Adult human cardiac stem cells have been shown to respond to a limited degree to a state of cardiac hypertrophy by proliferation and myocardial regeneration (4) and to acute ischemia by mobilization to the injury border zone and subsequent regeneration, but often ultimately succumb to apoptosis in a chronic ischemic setting (5). Significant progress is currently being made identifying means of enhancing in vivo survival, mobilization, proliferation, and subsequent differentiation of CSCs using animal models (22, 23). Our method for ex vivo expansion of resident stem cells for subsequent autologous transplantation may give these cell populations, the resident and the expanded, the combined ability to mediate myocardial regeneration to an appreciable degree. If so, cardiac stem cell therapy may well change our fundamental approach to the treatment of disorders of cardiac dysfunction.

The above disclosure generally describes the present invention. All references disclosed herein are expressly incorporated by reference. A more complete understanding can be obtained by reference to the following specific examples which are provided herein for purposes of illustration only, and are not intended to limit the scope of the invention.

Example 1

Materials and Methods

Specimen Processing and Cardiosphere Growth:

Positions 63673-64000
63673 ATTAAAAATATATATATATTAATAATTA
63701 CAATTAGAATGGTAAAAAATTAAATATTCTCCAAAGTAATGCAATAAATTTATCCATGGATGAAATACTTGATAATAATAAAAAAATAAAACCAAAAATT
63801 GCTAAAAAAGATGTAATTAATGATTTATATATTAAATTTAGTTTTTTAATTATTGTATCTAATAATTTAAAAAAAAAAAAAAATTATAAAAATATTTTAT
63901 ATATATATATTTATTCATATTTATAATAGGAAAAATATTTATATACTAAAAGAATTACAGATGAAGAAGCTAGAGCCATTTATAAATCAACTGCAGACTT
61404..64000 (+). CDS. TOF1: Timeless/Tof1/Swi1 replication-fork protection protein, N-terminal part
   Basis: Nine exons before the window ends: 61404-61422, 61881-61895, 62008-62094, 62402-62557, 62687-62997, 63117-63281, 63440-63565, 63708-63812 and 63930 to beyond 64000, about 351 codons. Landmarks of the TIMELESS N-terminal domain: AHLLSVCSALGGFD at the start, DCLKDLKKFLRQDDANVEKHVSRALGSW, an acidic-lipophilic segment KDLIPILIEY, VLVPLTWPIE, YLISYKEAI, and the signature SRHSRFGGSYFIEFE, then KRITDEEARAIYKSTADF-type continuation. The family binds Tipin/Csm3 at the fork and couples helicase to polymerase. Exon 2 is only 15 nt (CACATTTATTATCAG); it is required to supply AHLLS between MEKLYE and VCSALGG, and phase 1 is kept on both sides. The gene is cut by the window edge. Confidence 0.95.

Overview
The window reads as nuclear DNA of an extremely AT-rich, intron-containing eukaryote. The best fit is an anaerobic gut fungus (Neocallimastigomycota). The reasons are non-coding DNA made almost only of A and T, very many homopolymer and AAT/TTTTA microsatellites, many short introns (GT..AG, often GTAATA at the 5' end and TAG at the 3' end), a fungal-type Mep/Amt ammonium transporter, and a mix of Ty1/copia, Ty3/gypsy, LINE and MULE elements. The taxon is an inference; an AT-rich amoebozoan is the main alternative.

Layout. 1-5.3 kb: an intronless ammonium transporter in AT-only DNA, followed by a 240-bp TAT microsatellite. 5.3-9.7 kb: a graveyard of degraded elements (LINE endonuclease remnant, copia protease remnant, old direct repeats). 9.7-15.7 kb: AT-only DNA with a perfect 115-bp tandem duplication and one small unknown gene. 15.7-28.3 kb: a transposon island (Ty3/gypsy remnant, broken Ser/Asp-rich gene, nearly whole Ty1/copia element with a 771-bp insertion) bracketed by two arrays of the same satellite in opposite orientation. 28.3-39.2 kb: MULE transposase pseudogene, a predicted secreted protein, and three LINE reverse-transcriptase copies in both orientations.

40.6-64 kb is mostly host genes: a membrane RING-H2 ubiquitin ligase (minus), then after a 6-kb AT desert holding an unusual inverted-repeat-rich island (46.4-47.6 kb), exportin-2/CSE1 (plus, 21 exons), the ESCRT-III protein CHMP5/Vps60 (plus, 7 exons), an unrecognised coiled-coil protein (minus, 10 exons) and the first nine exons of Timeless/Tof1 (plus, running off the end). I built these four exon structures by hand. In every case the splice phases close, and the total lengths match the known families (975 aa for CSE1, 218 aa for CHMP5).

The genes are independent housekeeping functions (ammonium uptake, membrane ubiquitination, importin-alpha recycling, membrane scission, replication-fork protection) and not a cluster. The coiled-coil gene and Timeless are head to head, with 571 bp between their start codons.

Following institutional guidelines, and with patient consent, human biopsy specimens were obtained from patients undergoing clinically-indicated percutaneous endomyocardial biopsy and processed as described (6) with modifications. Specimens consisted of whole or partial bioptome “bites”, stored on ice in high-potassium cardioplegic solution and processed within two hours (FIG. 1A, step 1). Samples were cut into fragments from which gross connective tissue was removed. The fragments were then washed, partially-digested enzymatically, and the single cells discarded. The remaining tissue fragments were cultured as “explants” on dishes coated with fibronectin (FIG. 1A, step 2). After several days, a layer of stromal-like cells arose from adherent explants over which small, round, phase-bright cells migrated. Once confluent, the loosely-adherent cells surrounding the explants were harvested by gentle enzymatic digestion (FIG. 1A, step 3). These cells were seeded at 2-3×104 cells/mL on poly-D-lysine-coated dishes in media designed for optimal growth of cardiospheres (FIG. 1A, step 4). Detached cardiospheres were then plated on fibronectin-coated flasks and expanded as adherent monolayers (FIG. 1A, step 5), which could be subsequently passaged by trypsinization. Single cells were counted under phase microscopy using a hemocytometer as cardiosphere-forming cells and during CDC passaging to track cell growth for each specimen. Isolation of the cardiosphere-forming cells was repeated up to 3 more times from the same specimen.